Interest only home loans explained

We explore how interest only home loans affect home loan repayments

23 March 2022|5 minute read

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There are many factors to consider when you’re searching for the right home loan.

Choosing between different types of loans and home loan features can get confusing. That’s why we’re here to help clear up the home loan confusion.

In this article, we explore what interest only home loans are, the advantages and disadvantages and an example of how an interest only loan can affect your home loan repayments. 

What is an interest only home loan?

Home loans typically consist of two parts – ​​the principal (the total amount you borrow) and the interest (the cost of borrowing money, charged as interest on top of your principal). 

An interest only home loan requires the borrower to only make repayments on the interest accumulated on their loan, rather than the principal loan amount. 

Interest only loans have a fixed period (for example, 1-5 years). When this period ends, the loan will typically revert to a principal and interest (P&I) loan, usually at your lender’s standard variable rate. 

This means your repayments will increase so that you start paying down the principal amount as well as the interest accruing on the principal. 

Who are interest only home loans typically suitable for?

Interest only home loans are usually best suited to property investors rather than owner occupiers. This is because this type of loan allows you to delay paying off your principal amount for a period of time, reducing your outgoing expenses. 

Investors can use the extra funds to maximise their investment opportunities. For example, some investors will buy a property in a high growth suburb and sell it in a few years for a profit after the property’s value has increased. This is also known as capital gain and this profit may be subject to capital gains tax (CGT).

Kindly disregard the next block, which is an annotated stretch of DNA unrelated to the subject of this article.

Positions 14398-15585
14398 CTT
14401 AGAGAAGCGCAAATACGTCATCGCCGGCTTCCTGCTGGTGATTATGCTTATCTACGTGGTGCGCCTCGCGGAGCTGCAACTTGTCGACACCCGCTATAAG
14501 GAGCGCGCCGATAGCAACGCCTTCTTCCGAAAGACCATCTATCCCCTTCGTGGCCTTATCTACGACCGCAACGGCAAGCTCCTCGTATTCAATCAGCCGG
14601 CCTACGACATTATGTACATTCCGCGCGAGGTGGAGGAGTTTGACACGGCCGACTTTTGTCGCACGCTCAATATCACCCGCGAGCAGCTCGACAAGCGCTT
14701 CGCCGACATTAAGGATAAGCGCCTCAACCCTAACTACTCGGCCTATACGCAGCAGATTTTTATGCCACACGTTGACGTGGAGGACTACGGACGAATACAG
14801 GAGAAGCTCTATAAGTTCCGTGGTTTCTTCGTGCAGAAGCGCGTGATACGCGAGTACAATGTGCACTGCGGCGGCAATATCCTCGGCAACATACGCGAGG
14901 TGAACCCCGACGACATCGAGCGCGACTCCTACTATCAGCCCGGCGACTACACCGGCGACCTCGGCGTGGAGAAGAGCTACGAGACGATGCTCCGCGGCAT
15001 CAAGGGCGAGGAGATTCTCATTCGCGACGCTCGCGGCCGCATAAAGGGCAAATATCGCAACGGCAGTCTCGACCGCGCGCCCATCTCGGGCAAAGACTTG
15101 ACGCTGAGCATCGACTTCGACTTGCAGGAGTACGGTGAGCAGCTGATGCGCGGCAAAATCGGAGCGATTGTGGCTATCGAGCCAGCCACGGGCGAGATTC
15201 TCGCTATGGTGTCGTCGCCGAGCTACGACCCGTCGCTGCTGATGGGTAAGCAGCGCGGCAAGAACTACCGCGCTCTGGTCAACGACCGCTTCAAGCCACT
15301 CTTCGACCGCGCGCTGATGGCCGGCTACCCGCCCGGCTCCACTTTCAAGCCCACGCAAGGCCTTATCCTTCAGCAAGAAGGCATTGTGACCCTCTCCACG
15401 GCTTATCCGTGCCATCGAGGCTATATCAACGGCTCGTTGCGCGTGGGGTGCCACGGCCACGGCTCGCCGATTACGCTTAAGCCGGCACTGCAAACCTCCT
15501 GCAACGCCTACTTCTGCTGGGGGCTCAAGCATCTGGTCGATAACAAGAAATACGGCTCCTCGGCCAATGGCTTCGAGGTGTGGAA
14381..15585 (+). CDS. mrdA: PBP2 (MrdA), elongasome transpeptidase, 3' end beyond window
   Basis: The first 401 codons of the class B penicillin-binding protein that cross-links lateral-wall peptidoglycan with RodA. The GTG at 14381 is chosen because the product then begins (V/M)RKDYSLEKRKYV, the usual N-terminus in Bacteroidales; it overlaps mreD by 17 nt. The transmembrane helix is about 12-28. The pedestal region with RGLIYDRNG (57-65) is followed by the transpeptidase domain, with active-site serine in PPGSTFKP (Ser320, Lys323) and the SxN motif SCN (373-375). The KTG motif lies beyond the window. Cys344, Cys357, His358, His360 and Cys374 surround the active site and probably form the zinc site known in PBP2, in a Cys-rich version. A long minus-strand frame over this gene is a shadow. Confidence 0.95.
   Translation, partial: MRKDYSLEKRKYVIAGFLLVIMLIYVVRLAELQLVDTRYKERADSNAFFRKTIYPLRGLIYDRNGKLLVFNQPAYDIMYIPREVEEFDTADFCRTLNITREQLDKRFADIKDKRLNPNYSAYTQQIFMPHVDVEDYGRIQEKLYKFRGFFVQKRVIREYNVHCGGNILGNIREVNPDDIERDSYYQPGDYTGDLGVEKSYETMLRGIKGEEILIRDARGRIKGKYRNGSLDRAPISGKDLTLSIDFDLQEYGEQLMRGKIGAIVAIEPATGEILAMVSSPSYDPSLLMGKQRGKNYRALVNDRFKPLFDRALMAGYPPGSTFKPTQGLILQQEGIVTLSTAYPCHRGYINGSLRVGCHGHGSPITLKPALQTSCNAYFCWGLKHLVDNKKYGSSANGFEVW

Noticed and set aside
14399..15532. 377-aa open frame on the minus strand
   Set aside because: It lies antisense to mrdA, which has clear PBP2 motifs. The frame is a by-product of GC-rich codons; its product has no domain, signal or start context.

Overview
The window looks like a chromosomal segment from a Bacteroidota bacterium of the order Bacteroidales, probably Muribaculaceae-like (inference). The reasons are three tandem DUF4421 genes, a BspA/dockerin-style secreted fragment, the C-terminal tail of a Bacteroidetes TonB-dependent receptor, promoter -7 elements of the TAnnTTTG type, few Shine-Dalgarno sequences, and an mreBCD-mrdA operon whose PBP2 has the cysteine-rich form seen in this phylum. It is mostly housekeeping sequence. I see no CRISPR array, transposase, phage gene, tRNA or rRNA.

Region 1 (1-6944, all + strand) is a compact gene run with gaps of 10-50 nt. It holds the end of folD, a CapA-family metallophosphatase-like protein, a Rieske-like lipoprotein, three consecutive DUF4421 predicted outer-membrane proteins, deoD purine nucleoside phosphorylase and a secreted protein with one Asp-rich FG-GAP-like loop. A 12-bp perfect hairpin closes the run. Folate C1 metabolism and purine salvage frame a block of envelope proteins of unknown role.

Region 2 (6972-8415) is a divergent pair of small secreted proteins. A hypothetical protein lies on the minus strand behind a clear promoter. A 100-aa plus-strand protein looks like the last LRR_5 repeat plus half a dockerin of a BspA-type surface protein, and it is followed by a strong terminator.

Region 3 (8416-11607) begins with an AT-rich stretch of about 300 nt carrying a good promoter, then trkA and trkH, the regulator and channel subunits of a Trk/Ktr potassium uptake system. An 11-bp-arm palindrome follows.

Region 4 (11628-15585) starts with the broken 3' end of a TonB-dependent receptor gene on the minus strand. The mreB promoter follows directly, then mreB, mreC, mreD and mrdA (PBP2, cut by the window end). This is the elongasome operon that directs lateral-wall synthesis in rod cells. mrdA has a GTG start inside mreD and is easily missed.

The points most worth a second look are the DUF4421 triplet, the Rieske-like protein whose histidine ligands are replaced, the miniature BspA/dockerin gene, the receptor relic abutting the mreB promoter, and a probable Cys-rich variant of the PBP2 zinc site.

Interest only home loans are also helpful for investors who choose to use a negative gearing strategy. 

Negative gearing is when the expenses of an investment outweigh the investment income, creating a negative cash flow. 

These short-term losses are expected to be offset by significant capital gains in the long run as the investment increases in value for the investor to sell at a profit. These losses may also be tax deductible.

This strategy is most commonly used for investments in high growth suburbs or metropolitan areas. 

Additionally, investors can benefit by also claiming their interest repayments as tax deductions, something that owner occupiers can’t do. 

Not all home loan borrowers will be eligible for an interest only loan. If you’re wondering if this could be the right type of loan for you, get in touch with your broker to discuss your options.  

What’s the difference between interest only and principal and interest repayments?

Interest only home loans only require you to pay the interest charged on your principal. This means your principal amount stays the same during your interest only period.

On the other hand, principal and interest home loans require you to pay the interest charged on your principal, as well as your principal. This means each time you make a repayment, you chip away at your loan amount, reducing your interest charged in the process. 

Interest rates for interest only loans are typically higher than interest rates that are offered for P&I loans.